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gatz-ers.jpgIt goes without saying that I see a lot of really good theater (of course I see a lot of stinkers too, but that comes with the territory of being a theater aficionado). But it’s a rare, blessed night (or afternoon, for matinees) that I actually see great theater – great with a capital G, so great that I get shivers up my spine, I feel zapped by an indescribable electromagnetic force, I am elevated, enthralled, transformed, enveloped in transcendence. It happened last year at August: Osage County here in Chicago and at Ivo Von Hove’s The Misanthrope in New York. It happened several weeks ago at the Chicago Shakespeare with Sean Graney’s audacious version of Edward II. And it happened again last Friday night at the conclusion of the monumentally epic, hypnotic, seven and a half hour (including a dinner break and two intermissions) production of Gatz, mounted at the MCA Stage by the Elevator Repair Service (ERS), the acclaimed New York-based experimental theater company. But unlike the other three productions, I was initially apprehensive about attending Gatz- it was going to be the longest-running play I would have seen in my theatergoing life (yep, I missed Edward Hall’s five and a half hour Rose Rage at Chicago Shakespeare a couple of years ago, and ahem, I’m too young to actually have seen Trevor Nunn’s legendary eight and a half hour The Life and Times of Nicholas Nickleby on Broadway in the very early 1980s). Eight hours in the theater? That’s a workday of powerpoint presentation decks, or a spa day, or a day of four movies seen back to back. It’s a huge commitment, not only of time, but also of mental and physical focus. The play hinged on a complete reading of F. Scott Fitzgerald’s great American novel, The Great Gatsby. Hmmm. Would I actually be able to sit through the entire play-cum-reading, or would I tarnish my arts and culture vulture stripes by needing to leave at the dinner break? Will Gatz be able to hold my attention, sustain my engagement through all those hours, or would the whole experience feel interminable and gruelling, like hand-stitching an elaborate Tibetan yak headdress? Would this be another pointless exercise in experimental theater? At 10:48 pm, during the curtain call on Friday night, approximately seven hours and thirty eight minutes from the time the houselights dimmed and Scott Shepherd, the lead actor, strolled on stage, I decided that I could have spent another seven hours with this play, these actors, this audience. Gatz renews one’s faith in the heights that theater, art, imagination, and creativity can scale. It also reinforces the belief that an intelligent and cosmopolitan theater audience, such as the one we have in Chicago, will embrace theater that is innovative, challenging, exhausting, but ultimately rewarding and memorable.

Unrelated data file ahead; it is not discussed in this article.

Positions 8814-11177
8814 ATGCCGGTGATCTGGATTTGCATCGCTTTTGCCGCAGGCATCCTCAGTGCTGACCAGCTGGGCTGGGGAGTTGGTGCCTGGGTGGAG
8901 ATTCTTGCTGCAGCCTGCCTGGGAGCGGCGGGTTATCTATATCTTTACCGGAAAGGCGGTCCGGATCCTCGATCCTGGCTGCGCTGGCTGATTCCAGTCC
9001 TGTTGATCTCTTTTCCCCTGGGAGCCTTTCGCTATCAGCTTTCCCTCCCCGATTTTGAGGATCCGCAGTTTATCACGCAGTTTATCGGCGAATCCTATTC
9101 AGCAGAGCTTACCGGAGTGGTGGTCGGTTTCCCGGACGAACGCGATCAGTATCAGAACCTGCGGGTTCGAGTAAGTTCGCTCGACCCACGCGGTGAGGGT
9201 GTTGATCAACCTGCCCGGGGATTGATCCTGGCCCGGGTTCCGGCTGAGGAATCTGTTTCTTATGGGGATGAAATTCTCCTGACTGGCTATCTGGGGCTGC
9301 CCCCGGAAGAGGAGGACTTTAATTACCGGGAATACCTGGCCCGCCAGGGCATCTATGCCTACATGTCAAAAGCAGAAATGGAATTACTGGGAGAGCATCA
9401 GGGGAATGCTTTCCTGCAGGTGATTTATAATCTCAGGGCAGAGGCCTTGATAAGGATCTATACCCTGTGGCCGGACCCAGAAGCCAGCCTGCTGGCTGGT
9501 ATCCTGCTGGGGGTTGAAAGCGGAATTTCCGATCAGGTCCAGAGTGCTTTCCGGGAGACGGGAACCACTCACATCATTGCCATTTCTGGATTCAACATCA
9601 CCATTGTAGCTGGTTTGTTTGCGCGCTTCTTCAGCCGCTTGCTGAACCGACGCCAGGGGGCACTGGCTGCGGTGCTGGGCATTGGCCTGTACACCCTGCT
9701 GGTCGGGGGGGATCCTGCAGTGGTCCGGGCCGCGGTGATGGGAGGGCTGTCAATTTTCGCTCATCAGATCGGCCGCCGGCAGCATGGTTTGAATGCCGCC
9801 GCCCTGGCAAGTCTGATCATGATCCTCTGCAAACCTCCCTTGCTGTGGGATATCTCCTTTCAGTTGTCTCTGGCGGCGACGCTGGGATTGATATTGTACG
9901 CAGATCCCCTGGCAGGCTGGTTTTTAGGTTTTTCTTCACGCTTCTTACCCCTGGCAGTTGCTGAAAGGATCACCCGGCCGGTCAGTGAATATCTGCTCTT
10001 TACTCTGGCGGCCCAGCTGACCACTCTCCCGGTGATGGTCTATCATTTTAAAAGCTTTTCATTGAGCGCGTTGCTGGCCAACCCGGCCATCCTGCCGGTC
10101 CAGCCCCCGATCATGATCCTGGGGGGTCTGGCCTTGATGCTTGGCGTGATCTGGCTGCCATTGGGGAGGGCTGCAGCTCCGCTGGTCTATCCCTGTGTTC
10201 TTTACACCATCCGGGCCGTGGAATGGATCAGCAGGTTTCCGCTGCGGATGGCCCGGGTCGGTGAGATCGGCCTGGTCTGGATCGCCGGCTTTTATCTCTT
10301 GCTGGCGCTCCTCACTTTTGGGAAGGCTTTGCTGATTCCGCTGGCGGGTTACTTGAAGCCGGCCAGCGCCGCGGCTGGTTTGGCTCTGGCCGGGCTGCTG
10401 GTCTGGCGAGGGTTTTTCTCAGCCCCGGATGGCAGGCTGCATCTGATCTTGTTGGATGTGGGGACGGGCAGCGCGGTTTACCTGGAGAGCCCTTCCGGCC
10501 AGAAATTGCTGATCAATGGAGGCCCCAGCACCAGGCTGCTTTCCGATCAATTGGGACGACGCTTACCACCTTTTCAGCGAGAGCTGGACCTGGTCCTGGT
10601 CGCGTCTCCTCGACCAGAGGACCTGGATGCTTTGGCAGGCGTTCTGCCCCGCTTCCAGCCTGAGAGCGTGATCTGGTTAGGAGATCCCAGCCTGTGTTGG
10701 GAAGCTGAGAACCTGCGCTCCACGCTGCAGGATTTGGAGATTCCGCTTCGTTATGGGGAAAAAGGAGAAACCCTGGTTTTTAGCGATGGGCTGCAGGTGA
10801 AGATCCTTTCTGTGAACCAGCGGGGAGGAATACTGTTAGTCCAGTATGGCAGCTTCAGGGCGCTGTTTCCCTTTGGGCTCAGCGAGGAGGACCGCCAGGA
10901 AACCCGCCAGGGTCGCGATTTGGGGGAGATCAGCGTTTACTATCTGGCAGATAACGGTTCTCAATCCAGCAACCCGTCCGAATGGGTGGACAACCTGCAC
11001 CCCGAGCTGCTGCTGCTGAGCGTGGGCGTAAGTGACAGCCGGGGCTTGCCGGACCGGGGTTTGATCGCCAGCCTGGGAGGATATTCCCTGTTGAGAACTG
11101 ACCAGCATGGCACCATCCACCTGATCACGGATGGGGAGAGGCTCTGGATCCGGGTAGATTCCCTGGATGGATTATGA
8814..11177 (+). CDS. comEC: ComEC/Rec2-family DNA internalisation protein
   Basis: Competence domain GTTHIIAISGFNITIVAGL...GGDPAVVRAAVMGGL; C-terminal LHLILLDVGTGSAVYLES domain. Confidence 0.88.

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View from Row E, Seat 4